The Chicago Police and Mayor Rahm Emanuel want us to be calm. They want us to be quiet, hidden from plain sight. They want us pacified in the face of injustice. And, the mainstream media is great at conveying their desires.
For the past year since 17-year-old Laquan McDonald was murdered by Officer Jason Van Dyke, these institutions and political figure heads have emphasized words like “healing” and “calm” when discussing Black and brown people in Chicago without addressing the systematic targeting of Black and brown youth in the city, the hyper-policing of Black and brown neighborhoods, and the intentional disinvestment from Black and brown communities.
Now, in advance of the release of dash cam footage showing Van Dyke shooting McDonald 16 times in a public lynching style execution, these same actors expect Black and brown communities to respond with kindness, goodwill, and positivity toward police and the city-at-large. We are again, as we have so many times before, witnessing the reckless and murderous structures of institutional racism forced upon Black and brown bodies. Meanwhile, the justifiably indignant reactions to those structures are being spotlighted as if they are the initial problem themselves. But, we have to shift the focus.
First, let’s focus on who Laquan McDonald actually was. His life history tells the familiar story of struggle against systemic oppression in this country. Having experienced abuse in his short life and becoming a ward of the state at least three times, McDonald was living with his grandmother Goldie Hunter, whom he was reportedly very close to up until her death last year.
When Officer Van Dyke murdered McDonald, he was getting his life in order and his mother was working on getting custody of him following custody issues with his uncle. Suffice it to say, McDonald was in the midst of turmoil long before Officer Van Dyke decided to kill him. He was subject to long-established systems of oppression and exclusion which slowly murder Black and brown people with colorblind policy every single day.
With these life experiences, McDonald was already at a higher likelihood for police violence because of higher susceptibility to drug use, post-traumatic stress disorder, and criminalization from the United States justice system. These are the invisible-by-design impacts of systemic oppression in this country. Rarely do we hear the realities of transitioning into adulthood from foster and group home experiences in adolescence. Because young Black and brown people who find themselves in systems committed to silencing them, shuffling them out of sight, and minimizing the publicity of their plights are rarely discussed until stories like these, the mainstream media fixates on how these stories end and almost never addresses where they began.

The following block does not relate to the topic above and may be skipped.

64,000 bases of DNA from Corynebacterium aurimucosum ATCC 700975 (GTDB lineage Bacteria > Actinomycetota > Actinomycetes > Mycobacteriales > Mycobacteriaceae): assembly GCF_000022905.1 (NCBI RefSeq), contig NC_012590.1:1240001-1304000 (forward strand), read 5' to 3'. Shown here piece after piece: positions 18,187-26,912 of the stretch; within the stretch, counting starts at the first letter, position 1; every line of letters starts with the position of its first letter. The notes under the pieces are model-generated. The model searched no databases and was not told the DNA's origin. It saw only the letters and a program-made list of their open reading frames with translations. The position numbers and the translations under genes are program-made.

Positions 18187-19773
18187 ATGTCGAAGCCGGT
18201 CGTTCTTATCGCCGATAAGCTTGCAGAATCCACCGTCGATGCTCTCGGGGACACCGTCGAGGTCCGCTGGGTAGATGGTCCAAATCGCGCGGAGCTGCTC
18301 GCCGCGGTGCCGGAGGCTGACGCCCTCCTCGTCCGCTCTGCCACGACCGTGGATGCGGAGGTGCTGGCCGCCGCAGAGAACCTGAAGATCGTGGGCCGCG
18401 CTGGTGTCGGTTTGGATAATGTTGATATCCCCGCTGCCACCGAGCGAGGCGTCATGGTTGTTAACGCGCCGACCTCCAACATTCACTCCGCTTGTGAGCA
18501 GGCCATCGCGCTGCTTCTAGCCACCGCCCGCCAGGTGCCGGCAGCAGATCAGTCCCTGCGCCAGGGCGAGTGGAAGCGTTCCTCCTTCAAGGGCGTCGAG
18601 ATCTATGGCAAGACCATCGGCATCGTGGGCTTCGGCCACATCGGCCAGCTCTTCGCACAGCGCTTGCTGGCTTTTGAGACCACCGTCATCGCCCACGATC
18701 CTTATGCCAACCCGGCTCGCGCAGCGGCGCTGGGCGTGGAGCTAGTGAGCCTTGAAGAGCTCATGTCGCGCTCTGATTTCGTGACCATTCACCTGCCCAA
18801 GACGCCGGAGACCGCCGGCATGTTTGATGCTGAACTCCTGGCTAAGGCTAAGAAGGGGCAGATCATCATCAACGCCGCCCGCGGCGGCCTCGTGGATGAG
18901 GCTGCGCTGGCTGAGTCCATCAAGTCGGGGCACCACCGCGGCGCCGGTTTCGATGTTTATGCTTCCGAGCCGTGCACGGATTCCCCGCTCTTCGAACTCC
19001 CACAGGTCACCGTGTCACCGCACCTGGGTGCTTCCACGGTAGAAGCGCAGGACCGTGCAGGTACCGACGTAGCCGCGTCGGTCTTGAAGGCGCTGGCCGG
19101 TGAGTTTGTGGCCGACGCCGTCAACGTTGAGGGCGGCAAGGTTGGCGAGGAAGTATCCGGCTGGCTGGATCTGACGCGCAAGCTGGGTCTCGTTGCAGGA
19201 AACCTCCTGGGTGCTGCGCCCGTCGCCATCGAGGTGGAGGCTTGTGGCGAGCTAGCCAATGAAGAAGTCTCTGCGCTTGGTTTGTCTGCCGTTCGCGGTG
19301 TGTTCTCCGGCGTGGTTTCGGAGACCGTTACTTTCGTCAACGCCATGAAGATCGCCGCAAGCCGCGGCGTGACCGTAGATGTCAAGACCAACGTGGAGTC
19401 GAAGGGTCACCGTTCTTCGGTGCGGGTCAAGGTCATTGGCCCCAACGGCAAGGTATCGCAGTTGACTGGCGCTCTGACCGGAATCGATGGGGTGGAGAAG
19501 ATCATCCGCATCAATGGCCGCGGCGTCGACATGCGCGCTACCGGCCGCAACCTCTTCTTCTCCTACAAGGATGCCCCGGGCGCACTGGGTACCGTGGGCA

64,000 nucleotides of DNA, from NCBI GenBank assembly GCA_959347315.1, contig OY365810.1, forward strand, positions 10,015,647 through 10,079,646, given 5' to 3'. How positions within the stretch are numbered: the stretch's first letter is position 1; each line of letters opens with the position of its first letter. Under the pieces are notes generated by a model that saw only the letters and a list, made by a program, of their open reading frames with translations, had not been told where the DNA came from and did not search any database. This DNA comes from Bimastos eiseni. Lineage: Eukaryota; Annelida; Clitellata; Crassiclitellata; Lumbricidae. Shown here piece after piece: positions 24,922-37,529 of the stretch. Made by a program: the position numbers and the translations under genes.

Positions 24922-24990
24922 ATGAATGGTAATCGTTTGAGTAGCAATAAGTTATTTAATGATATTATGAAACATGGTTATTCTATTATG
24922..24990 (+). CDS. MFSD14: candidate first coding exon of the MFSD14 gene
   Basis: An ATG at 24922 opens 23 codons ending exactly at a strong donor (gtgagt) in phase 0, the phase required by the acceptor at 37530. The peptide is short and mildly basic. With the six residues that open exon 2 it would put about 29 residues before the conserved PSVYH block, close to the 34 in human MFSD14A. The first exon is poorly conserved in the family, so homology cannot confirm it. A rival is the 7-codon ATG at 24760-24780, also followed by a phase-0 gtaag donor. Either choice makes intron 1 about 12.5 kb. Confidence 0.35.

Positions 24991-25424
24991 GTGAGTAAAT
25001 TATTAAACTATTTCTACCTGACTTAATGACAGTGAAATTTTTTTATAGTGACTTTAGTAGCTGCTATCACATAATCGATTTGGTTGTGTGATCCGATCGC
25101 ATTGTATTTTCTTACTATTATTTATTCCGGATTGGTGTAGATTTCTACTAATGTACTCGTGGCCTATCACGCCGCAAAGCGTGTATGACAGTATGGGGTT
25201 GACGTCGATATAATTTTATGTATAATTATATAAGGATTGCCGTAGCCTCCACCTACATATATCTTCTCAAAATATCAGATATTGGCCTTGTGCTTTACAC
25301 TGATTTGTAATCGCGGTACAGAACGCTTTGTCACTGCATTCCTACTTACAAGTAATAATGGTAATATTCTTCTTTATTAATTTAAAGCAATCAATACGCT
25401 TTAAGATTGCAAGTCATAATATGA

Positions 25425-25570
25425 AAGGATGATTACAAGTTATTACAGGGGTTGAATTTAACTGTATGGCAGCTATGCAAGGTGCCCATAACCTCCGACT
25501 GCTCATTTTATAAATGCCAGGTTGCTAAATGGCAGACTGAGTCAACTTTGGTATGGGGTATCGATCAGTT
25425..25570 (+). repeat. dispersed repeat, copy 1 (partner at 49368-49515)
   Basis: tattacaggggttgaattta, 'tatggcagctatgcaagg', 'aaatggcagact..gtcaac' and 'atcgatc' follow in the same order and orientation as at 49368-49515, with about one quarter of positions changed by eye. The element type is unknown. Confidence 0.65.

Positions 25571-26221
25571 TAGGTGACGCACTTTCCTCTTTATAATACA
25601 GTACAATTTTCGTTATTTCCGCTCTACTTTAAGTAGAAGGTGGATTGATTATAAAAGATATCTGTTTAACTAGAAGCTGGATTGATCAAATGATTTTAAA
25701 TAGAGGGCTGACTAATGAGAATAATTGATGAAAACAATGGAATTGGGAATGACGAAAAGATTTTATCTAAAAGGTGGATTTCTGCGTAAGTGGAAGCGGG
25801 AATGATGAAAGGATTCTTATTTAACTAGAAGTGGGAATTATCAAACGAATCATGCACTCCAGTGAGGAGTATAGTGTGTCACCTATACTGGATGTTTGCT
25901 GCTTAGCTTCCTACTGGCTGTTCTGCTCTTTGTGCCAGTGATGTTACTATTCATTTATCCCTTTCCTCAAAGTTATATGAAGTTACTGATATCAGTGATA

The mainstream media will continue to focus on the conditions of McDonald’s death as if those final minutes were the totality of his life. They will hone in on autopsy reports, police officers’ accounts of the events of that fateful interaction, and the actions of the Chicago bureaucracy following McDonald’s murder as if that is where the real focus should be. Once the video is released, they will wait with bated breath with their fingers poised to pen stories about “violent” Black communities who act “irrationally,” “out of anger,” and who are “causing more harm than good.” They will do this because most White people in this country are still unwilling to face the systems in which they daily invest that ensure the intimidation, exclusion, disinvestment from, and genocide of Black and brown citizens in this country. They will attempt to hold the focus on these distractions because that is what they do. We can’t let them.
News broke today that Officer Van Dyke will be charged with murder. And, while this is a step in the right direction, it still doesn’t do the work of charging the systems of oppression in this country with genocide.
Laquan McDonald, Sandra Bland, Blake Brockington, Islan Nettles, Rekia Boyd, Eric Garner, Tamir Rice and so many others are not individual cases that should be reduced to the conditions of their deaths. They are not singular random cases amidst a usually equitable society. They are Black and brown people whose lives were systematically erased and eradicated by White Supremacy in the United States. This is where we should focus. Period.